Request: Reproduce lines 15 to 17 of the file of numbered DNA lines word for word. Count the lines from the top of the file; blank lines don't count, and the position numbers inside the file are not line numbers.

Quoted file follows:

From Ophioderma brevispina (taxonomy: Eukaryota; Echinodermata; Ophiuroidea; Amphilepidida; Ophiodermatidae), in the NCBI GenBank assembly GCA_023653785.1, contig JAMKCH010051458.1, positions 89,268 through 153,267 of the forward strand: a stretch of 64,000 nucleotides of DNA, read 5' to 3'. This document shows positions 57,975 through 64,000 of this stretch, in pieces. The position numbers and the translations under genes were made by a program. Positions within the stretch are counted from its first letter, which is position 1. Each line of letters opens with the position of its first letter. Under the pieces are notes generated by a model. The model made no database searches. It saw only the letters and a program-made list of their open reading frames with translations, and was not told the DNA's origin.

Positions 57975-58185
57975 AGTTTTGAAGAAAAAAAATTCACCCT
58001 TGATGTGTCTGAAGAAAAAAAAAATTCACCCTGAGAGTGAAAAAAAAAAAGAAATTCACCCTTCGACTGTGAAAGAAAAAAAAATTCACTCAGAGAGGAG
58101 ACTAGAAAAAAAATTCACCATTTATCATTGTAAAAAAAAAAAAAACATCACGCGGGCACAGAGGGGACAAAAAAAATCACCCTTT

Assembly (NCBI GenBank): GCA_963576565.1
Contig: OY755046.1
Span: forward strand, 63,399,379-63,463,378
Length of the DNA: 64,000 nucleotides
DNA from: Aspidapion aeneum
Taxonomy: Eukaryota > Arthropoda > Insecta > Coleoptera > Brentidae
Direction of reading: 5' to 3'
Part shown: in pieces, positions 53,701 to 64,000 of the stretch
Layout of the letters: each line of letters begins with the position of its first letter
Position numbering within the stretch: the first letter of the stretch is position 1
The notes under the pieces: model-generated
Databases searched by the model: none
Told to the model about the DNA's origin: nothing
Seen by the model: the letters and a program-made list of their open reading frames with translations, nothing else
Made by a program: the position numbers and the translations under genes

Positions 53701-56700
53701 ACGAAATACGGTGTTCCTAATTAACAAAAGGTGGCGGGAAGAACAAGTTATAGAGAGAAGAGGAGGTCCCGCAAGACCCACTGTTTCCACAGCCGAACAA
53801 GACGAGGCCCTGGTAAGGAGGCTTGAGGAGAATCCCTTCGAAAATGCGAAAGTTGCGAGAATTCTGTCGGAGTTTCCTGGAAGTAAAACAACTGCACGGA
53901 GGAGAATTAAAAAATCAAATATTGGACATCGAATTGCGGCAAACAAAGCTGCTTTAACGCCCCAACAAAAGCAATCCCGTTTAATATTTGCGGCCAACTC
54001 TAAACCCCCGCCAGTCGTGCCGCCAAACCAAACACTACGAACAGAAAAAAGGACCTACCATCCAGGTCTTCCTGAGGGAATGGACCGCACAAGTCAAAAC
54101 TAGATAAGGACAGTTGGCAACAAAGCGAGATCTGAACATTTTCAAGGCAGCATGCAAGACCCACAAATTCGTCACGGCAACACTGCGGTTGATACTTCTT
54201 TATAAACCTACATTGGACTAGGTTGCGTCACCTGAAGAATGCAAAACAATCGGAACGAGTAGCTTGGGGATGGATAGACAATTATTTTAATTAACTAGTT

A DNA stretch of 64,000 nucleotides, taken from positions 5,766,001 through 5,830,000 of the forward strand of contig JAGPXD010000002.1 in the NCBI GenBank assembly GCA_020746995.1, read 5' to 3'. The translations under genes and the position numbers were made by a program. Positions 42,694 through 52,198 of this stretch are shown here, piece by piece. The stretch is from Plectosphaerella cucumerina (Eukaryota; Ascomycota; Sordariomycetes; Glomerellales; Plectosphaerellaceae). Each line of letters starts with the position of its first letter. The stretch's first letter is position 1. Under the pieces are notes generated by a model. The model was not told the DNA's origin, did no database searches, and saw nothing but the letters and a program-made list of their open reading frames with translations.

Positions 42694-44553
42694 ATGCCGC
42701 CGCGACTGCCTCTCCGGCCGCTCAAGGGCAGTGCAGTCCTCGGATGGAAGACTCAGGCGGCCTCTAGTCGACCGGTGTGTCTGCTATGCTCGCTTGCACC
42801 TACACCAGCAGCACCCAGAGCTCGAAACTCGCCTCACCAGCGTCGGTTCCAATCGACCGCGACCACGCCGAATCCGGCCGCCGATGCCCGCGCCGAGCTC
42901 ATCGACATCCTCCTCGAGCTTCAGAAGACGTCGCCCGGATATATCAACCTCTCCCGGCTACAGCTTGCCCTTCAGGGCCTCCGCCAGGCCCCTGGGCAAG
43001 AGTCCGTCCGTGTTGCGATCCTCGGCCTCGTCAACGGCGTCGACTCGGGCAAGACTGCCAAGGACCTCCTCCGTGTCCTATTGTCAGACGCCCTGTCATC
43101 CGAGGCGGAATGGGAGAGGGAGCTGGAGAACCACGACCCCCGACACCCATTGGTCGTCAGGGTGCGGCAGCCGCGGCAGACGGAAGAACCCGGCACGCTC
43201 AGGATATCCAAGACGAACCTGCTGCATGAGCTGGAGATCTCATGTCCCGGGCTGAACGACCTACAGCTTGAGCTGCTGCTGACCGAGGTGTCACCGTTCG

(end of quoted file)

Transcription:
Position numbering within the stretch: the first letter of the stretch is position 1
The notes under the pieces: model-generated
Databases searched by the model: none